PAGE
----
#if (defined(__BORLANDC__) && __BORLANDC__ >= 452) #define ASM_LOAD_EAX(param,type) { \ __asm { \ mov eax, type param ; \ push eax ; \ } /* MSVC compilers */ #elif defined _MSC_VER /* Disable warning about one missing macro parameter. TODO: How we define a macro with an optional (empty) parameter? + */ #pragma warning( disable : 4003 ) #define ASM_LOAD_EAX(param,type) { \ __asm { mov eax, type param }; \ __asm { push eax }; \ } /* GCC-MinGW Compiler */ #elif (defined(__GNUC__)) #define ASM_LOAD_EAX(param,...) asm ("push %0" :: "g" (param)); #endif ... ASM_LOAD_EAX(pParam, dword ptr); ## many similar ... #if (defined(_MSC_VER) || defined(BORLANDC)) __asm { mov eax, dword ptr [dParam + 4] ; push eax ; mov eax, dword ptr [dParam] ; push eax ; }; #elif (defined(__GNUC__)) /* probably uglier than necessary, but works */ asm ("pushl %0":: "g" (((unsigned int*)&dParam)[1])); asm ("pushl %0":: "g" (((unsigned int*)&dParam)[0])); /* { int idc; printf ("dParam = "); for (idc = 0; idc < sizeof(dParam); idc++) { printf(" %2.2x",((unsigned char*)&dParam)[idc]); } printf(" %f\n", dParam); } */ #endif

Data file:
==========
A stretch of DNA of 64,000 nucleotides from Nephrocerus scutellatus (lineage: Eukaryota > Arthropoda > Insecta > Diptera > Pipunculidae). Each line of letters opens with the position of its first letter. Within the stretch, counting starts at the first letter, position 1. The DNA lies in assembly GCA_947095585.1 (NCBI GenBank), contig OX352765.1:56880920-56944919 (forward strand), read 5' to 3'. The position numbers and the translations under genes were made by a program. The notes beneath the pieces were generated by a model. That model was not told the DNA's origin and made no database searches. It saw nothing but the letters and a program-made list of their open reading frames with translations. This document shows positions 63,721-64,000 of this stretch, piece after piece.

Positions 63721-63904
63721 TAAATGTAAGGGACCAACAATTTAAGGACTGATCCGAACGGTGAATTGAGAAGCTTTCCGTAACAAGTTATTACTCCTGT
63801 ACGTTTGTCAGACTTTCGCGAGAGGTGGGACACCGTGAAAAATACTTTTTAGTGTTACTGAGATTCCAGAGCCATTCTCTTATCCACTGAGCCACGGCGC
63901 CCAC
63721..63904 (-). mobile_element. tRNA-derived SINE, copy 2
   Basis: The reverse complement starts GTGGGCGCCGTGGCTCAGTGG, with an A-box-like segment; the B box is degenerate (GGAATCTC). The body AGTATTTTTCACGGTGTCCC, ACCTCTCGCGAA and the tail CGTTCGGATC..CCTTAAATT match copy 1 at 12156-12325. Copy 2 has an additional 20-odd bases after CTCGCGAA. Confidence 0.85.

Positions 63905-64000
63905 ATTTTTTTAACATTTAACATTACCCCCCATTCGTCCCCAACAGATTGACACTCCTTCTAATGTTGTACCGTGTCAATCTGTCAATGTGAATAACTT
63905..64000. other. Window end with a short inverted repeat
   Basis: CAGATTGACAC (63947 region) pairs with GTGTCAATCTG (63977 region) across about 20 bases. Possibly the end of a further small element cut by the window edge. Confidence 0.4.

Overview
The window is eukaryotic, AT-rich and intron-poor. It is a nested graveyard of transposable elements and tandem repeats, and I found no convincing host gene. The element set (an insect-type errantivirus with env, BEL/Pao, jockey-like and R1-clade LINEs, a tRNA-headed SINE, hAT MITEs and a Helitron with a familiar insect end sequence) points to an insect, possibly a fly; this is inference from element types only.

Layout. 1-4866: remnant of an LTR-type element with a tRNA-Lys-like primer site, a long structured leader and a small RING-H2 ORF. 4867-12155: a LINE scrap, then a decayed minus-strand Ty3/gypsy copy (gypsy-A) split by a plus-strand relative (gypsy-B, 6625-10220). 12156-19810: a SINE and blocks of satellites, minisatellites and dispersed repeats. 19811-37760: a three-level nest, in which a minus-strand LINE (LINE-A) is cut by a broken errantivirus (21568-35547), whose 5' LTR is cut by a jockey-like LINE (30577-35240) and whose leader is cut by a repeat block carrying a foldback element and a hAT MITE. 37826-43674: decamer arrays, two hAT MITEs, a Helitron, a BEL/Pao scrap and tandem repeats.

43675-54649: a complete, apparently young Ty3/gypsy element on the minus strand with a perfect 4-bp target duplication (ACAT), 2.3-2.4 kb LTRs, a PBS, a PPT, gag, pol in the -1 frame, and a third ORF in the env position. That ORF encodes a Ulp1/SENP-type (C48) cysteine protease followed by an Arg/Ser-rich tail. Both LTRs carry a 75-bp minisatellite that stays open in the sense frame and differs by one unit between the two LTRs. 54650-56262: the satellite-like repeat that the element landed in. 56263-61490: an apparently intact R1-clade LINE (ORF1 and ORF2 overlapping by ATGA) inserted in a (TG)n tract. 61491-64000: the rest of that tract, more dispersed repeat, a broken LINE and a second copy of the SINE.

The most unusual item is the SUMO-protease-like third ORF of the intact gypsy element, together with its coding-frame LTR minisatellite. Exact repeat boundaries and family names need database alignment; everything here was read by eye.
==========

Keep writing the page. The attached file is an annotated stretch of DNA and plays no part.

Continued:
One has to suspect, if the OP confirms he is using a mingw built version of Perl that the problem lies in there somewhere. Does mingw build using similar calling conventions to MSC? That is the PASCAL calling convention for system apis.


      Examine what is said, not who speaks -- Silence betokens consent -- Love the truth but pardon error.
      "Science is about questioning the status quo. Questioning authority".
      In the absence of evidence, opinion is indistinguishable from prejudice.
        One has to suspect, if the OP confirms he is using a mingw built version of Perl that the problem lies in there somewhere

        There's a couple of different possibilities:
        1)It's MinGW-built perl using MinGW-built Win32::API;
        2)It's MinGW-built perl using VC-built Win32::API;

        I'm in the second category (with Win32-API-0.46). I also have Win32-API-0.46 on ActiveState perl (build 819) - it is exactly the same binary as I'm running on my MinGW-built perl, but there's no GPF with ActivePerl ... which leads me to the conclusion that the problem might lie outside Win32::API.